Message of peace by hibakusha accompanies Japanese toy to Africa

by Shunsaku Iwanari, Staff Writer

Hiromu Imada, 62, an A-bomb survivor (hibakusha) and director of the Hiroshima branch of the Japan Kendama Association, will leave Hiroshima on December 6 to visit Uganda and Kenya for about three weeks to teach local children the joy of playing “kendama,” a traditional Japanese toy. Mr. Imada has traveled to more than 20 countries so far to interact with the local people through playing “kendama.”

Mr. Imada will take about 300 “kendama” with him, which he has spent the past month preparing by writing on them such words as “Hiroshima” and “nebari” (perseverance) in Japanese ink and adjusting the length of the string attached to the toy.

He first visited Uganda two years ago. He went to three elementary schools to show children how to play “kendama” and gave them the toys and charts illustrating different techniques. After seeing the children “so absorbed in play that their eyes were full of life,” Mr. Imada decided to return to Africa so that more children can enjoy playing “kendama.”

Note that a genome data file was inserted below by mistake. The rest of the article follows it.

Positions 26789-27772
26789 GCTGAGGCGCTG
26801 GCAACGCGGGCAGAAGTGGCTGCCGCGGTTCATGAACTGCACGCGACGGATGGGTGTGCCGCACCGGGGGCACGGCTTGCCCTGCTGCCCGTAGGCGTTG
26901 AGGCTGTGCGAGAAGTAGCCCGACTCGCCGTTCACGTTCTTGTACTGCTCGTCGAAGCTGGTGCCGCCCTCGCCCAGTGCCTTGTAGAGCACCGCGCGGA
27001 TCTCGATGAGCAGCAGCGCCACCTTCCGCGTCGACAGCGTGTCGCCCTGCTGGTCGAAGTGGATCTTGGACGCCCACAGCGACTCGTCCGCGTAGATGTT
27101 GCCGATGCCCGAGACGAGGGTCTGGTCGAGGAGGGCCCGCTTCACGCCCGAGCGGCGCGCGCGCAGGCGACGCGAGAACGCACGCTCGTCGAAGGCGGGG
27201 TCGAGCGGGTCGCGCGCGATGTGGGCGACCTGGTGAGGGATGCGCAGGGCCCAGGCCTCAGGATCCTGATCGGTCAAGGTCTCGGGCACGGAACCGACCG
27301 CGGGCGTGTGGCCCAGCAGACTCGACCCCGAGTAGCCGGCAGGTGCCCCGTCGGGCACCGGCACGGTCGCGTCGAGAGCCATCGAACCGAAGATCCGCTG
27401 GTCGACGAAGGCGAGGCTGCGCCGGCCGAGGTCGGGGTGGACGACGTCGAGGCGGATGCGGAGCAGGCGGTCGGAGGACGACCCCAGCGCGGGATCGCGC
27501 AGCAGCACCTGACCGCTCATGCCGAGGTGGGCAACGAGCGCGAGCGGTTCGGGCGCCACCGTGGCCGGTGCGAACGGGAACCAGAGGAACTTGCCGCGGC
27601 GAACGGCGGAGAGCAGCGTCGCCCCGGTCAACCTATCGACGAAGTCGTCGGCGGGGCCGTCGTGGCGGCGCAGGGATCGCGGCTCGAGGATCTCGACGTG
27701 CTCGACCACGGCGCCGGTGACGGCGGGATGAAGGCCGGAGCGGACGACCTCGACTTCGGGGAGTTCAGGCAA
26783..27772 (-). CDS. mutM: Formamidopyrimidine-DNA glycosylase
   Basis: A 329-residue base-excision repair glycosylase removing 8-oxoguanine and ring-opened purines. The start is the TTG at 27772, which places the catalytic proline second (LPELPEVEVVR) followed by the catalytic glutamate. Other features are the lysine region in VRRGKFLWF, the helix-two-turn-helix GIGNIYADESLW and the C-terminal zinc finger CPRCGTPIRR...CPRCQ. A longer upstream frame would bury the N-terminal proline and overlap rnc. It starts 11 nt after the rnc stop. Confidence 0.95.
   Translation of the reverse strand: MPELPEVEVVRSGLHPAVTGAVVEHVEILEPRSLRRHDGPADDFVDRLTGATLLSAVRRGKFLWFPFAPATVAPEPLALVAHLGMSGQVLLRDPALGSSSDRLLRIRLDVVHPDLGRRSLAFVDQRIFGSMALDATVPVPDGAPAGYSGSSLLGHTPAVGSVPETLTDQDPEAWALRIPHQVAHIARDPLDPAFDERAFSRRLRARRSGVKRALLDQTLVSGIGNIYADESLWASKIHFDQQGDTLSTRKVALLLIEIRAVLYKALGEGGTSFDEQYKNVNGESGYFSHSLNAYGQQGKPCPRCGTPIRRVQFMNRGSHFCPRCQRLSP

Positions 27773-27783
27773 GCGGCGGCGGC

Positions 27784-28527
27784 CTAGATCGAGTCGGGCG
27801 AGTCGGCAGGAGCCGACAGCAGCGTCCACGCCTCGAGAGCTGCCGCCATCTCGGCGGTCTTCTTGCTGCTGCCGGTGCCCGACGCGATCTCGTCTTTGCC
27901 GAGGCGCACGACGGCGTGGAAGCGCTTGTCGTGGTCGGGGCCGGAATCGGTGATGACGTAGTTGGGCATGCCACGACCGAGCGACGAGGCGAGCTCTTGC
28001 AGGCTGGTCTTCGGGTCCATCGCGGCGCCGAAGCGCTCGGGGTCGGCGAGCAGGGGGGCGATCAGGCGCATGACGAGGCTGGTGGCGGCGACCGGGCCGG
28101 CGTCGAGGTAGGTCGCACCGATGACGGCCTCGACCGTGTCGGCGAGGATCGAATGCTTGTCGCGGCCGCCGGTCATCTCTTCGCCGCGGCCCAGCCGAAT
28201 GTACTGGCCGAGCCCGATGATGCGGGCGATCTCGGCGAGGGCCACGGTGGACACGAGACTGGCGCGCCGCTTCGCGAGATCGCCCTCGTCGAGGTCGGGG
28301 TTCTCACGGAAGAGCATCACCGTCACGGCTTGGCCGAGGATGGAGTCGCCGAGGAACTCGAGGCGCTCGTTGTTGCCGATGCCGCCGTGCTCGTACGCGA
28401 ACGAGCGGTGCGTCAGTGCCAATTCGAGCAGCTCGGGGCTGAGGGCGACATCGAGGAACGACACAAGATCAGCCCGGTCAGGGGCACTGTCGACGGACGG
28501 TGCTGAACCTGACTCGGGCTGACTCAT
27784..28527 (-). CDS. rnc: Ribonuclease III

In Uganda and Kenya, Mr. Imada will also offer sessions for peace education. He will speak about the atomic bombing, including the fact that his mother was pregnant with him when she encountered the blast, while showing photos which depict the devastation of Hiroshima in the bomb’s aftermath.

Mr. Imada expressed his enthusiasm for the trip, remarking, “I would like to shorten the distance between Hiroshima and Africa through “kendama” by conveying a message of peace.”

(Originally published on December 5, 2008)